Moral Freedom by Alan Wolfe
The Search for Virtue in a World of Choice

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Synopsis

Eminent sociologist and public intellectual Alan Wolfe asked Americans what they felt was the difference between right and wrong; what it meant to them to lead a good life; how binding they felt marriage vows were; what they felt their obligations were to an employer; to friends and to themselves; and whether it was always immoral to tell a lie. He asked such questions in order to determine how they really think about morality today in this exhilarating and unnerving era of moral freedom. Wolfe discovered that while values have changed, they are far from absent. Americans of all stripes - from the most radical to the most traditional - want to lead a good life, but in almost every case they are determined to decide for themselves what a good life means. Focusing on traditional virtues of loyalty, honesty, self-restraint and forgiveness, "Moral Freedom" reveals the complexities of living in a society where rather than simply accepting strict conventions, individuals struggle to forge a moral life.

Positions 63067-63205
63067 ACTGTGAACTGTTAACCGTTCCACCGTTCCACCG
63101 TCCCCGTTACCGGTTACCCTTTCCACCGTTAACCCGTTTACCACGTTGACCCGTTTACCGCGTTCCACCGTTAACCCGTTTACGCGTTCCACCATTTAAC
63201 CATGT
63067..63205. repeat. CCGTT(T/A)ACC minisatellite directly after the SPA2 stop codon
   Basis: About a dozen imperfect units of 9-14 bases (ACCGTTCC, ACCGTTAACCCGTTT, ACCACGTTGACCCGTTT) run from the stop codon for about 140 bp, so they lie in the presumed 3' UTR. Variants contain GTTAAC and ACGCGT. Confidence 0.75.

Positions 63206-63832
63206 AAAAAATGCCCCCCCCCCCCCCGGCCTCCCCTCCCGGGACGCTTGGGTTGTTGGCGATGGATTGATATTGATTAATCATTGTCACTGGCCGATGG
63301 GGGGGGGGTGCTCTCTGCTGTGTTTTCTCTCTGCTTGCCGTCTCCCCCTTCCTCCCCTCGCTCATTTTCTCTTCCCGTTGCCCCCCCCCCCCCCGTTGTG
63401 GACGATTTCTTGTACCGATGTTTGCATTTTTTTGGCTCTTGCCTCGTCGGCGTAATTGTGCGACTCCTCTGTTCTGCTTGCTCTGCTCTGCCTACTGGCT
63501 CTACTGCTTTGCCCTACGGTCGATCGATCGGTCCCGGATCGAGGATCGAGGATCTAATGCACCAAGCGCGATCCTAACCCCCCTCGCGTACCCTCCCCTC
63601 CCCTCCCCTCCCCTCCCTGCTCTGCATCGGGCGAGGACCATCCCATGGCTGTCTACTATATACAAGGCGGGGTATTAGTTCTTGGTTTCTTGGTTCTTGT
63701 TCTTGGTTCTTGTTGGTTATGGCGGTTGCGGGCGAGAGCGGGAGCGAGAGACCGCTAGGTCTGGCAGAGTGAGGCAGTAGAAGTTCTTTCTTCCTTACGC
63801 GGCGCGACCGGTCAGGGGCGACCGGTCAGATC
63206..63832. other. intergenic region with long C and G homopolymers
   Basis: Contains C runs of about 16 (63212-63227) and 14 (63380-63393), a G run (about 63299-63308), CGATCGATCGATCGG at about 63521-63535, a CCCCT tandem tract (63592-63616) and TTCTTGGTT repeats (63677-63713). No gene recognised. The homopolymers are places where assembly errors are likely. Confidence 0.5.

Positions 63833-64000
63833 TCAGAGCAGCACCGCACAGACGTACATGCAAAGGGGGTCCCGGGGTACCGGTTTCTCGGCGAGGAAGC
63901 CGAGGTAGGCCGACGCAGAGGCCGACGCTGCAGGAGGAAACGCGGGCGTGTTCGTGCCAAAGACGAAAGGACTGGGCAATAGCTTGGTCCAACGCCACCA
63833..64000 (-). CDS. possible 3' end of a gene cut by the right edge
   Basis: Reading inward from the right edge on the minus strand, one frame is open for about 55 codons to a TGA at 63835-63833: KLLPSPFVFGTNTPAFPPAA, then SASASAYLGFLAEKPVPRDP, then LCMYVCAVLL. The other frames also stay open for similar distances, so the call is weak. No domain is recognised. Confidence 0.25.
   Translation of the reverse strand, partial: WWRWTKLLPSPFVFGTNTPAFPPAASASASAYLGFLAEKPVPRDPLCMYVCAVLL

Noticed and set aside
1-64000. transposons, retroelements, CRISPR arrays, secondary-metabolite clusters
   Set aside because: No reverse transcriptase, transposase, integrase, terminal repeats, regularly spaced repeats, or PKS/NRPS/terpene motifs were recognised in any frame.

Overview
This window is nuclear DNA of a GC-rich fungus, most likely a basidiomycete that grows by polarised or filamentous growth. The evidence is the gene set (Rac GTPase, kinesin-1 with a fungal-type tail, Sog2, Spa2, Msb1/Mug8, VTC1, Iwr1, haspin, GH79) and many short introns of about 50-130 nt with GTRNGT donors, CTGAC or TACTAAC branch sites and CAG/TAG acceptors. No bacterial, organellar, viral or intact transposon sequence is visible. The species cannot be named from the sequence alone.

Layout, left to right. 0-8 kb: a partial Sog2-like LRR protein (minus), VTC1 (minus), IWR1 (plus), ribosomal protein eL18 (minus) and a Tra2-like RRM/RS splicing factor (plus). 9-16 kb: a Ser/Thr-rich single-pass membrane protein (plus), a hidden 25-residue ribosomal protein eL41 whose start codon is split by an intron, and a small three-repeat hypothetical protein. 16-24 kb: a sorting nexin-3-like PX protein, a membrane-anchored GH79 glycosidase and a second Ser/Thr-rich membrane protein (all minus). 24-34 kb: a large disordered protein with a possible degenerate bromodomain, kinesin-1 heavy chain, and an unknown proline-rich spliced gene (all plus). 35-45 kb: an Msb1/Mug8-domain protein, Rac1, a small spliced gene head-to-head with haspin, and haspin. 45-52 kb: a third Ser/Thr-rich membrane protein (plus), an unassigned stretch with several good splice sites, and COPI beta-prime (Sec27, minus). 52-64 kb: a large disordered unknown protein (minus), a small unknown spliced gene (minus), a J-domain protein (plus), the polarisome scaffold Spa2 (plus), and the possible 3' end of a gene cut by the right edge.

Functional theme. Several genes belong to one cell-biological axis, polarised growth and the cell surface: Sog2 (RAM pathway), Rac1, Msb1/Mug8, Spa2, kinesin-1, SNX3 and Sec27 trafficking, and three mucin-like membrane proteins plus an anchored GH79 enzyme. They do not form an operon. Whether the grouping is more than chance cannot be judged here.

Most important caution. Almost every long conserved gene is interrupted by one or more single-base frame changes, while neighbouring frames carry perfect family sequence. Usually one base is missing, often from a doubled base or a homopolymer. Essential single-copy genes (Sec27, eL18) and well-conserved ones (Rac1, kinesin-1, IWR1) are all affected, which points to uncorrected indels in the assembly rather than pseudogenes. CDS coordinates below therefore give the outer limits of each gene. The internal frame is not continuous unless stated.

About Alan Wolfe

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Alan Wolfe is the director of the Boisi Center for Religion & American Public Life at Boston College, & author of the best-selling "One Nation After All".
 
Published April 1, 2001 by W. W. Norton & Company. 224 pages
Genres: Law & Philosophy, Political & Social Sciences. Non-fiction

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A wide-reaching survey regarding the moral ramifications of “the way we live now”—which, as always, seems fraught with compromise and lonely abnegations.

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Moral freedom, Wolfe notes, ""means that individuals should determine for themselves what it means to lead a good and virtuous life."" He traces the rise of moral freedom to the 1960s and 1970s, and contends that, although it may have some regrettable consequences, this individualistic and pragma...

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